Album review: Three Blind Wolves – Sound of the Storm

Regular gig-goers might well recognise Three Blind Wolves front-man Ross Clark. Having played support for Frightened Rabbit and just about everyone else he’s very much a well known face as a solo artist. Here we find him as part of Three Blind Wolves (formerly Ross Clark & the Scarfs Go Missing) and Sound of the Storm, their first full length, has been lovingly rerecorded for release on Communion Records.

 

What makes Clark stand out as a live performer is an energetic and engaging presence that always seemed to have ambitions beyond a single guitar. The question of how that might work in practice is answered here in a really interesting. The record is bustling with energy and deftly produced to transpose the intensity of Clark’s vocals out to the rest of the band.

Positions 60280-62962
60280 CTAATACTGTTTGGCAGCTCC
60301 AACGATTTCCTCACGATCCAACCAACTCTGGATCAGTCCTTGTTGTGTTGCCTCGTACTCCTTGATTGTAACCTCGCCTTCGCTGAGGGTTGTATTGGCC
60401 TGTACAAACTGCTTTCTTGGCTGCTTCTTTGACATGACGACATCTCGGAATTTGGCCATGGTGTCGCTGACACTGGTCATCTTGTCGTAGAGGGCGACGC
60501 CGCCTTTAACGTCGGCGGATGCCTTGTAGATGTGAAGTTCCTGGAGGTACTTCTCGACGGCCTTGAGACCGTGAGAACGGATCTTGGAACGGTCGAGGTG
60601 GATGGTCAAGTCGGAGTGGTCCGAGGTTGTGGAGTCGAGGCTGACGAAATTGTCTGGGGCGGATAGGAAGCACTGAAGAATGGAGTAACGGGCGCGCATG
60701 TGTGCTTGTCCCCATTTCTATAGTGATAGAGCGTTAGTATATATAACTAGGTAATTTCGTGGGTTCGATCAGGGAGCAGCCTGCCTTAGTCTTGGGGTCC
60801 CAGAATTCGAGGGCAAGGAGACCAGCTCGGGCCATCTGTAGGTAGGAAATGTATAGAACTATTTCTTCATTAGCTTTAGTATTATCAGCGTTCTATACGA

‘Hotel’ is perhaps the best amalgamation of what is good here as a boisterous start fades away to leave a jaunty, almost catchy number behind. It works because it’s simply constructed but cleverly executed, breaking into terrific conclusion. ‘Three Blind Wolves’ and ‘Echo on the Nightrain’ also deserve mention and the song-writing is really strong throughout.

There’s a tendency towards noisy, Frightened Rabbit style crescendos but the seven tracks are tight and well put together as an album. It feels like the aim was to capture the live sound of the band and leave things just a little rough around the edges. It works andSound of the Storm shows that Three Blind Wolves are deserving of standing beside the recent crop of excellent Glasgow talent.

Words: Alastair Mitchell

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